Mars

  • Managing Mars Missions
    At the Viking anniversary celebration, Michael Meyer provided an overview of upcoming missions to the Red Planet. Like Viking thirty years ago, these future missions aim to improve our understanding of Mars and its potential for life.
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  • Exploring Earth and Mars
    At the recent anniverary celebration for the Viking mission, Michael Meyer discussed how the history of exploration directs our efforts to learn more about Mars.
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  • MRO A-OK
    NASA's newest spacecraft at Mars has completed the challenging half-year task of shaping its orbit to the nearly circular, low-altitude pattern from which it will scrutinize the planet.
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  • The Trail to Victoria
    NASA's Mars rover Opportunity is closing in on what may be the grandest overlook and richest science trove of its long mission.
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  • Returning to Sample Mars
    At the Viking thirtieth anniversary celebration, Noel Hinners pushed for a Mars Sample Return mission. "The science imperative for Mars Sample Return is equally compelling to what Viking was looking for," said Hinners, "and in many ways associated with some of the same goals
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  • A New Mars
    At the recent thirtieth anniversary celebration of the Viking mission, Gentry Lee discussed the excitement of landing on Mars for the first time, and how far We´ve come in our exploration of Mars since then.
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  • Spiders Invade Mars
    As the Sun peeks above the horizon at the martian south polar icecap, powerful jets of carbon-dioxide gas erupt through the icecap's topmost layer. If you were there, you'd feel a vibration through your spacesuit boots as, all around you, roaring jets of CO2 gas
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  • Waiting for Martian Spring
    Solar power levels have plunged during the rovers' second martian winter, yet Spirit has been producing a steady stream of scientific data, while Opportunity continues to advance toward Victoria Crater, the largest crater yet visited on the surface of Mars.
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  • Digging Deep
    In this interview, Chris McKay explains why future missions must dig deep into the ice of Mars to learn about the Red Planet's potential for life.
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  • Hydrogen Peroxide Snow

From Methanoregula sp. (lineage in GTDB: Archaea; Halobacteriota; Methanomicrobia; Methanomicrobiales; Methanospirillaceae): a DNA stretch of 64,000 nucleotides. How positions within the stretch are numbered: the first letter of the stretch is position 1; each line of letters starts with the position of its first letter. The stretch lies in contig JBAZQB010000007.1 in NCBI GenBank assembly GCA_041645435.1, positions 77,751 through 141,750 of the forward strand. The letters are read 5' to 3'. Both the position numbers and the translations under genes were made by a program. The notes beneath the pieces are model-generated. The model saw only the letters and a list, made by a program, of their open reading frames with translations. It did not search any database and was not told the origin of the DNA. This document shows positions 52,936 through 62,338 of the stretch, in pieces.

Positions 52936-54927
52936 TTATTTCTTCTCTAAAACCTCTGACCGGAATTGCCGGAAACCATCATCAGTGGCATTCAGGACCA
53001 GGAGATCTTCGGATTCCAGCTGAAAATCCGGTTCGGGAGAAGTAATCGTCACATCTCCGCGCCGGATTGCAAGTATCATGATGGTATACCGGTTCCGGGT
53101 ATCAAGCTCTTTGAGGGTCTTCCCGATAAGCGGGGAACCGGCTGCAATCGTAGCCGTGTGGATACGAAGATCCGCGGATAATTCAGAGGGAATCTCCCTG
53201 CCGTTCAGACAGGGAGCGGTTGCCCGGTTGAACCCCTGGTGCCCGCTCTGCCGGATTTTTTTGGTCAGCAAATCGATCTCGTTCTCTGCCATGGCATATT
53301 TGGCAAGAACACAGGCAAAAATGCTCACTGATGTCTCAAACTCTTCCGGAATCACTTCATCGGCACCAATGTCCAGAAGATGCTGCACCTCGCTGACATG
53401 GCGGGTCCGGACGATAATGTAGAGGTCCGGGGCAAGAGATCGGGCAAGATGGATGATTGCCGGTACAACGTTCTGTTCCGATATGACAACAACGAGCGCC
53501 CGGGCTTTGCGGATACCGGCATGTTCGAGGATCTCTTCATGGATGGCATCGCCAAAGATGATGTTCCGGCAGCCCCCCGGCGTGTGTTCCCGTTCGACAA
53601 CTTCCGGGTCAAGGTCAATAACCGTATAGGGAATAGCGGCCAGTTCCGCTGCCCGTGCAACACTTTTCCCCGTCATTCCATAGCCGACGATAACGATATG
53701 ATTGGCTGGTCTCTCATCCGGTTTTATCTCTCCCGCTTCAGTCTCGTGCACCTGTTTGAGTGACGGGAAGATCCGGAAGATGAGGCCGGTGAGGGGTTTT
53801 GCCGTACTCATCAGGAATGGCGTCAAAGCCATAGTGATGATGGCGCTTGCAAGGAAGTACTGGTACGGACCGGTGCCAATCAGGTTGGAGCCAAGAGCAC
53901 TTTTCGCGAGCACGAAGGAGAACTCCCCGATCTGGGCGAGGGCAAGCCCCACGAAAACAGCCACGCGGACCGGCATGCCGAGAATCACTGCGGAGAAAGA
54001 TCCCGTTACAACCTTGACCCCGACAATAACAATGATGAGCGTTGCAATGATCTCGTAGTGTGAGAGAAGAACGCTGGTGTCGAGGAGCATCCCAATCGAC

The planet-wide dust storms that periodically cloak Mars in a mantle of red may be generating a snow of corrosive chemicals, including hydrogen peroxide, that would be toxic to life, according to two new studies published in the most recent issue of the journal Astrobiology.
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  • A View Back at Viking
    Thirty years after the first successful landing on Mars by NASA's Viking spacecraft, the ambitious mission continues to evoke pride and enthusiasm for future space exploration.
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  • Sunning Frozen Soil
    The answer to the question about life on Mars may very well come from analyzing an unsuspecting source - the soil, specifically the icy layer of soil underneath the red planet's surface.
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  • An Automated DAME
    NASA scientists plan to drill someday into the surface of Mars to look for water and signs of possible life. So, scientists are developing an automated, unmanned drill rig that can operate totally on its own, unsupervised for hours at a time.
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  • Spirit Spies Meteorites?
    From its winter outpost at "Low Ridge" inside Gusev Crater, NASA's Mars Exploration Rover Spirit took this spectacular, color mosaic of hilly, sandy terrain and two potential iron meteorites. The two light-colored, smooth rocks about two-thirds of the way up from the bottom of the
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  • Shine of Life
    New research reveals that the dark coating known as desert varnish creates a record of life around it, by binding traces of DNA, amino acids and other organic compounds to desert rocks. Samples of Martian desert varnish could therefore show whether there has been life
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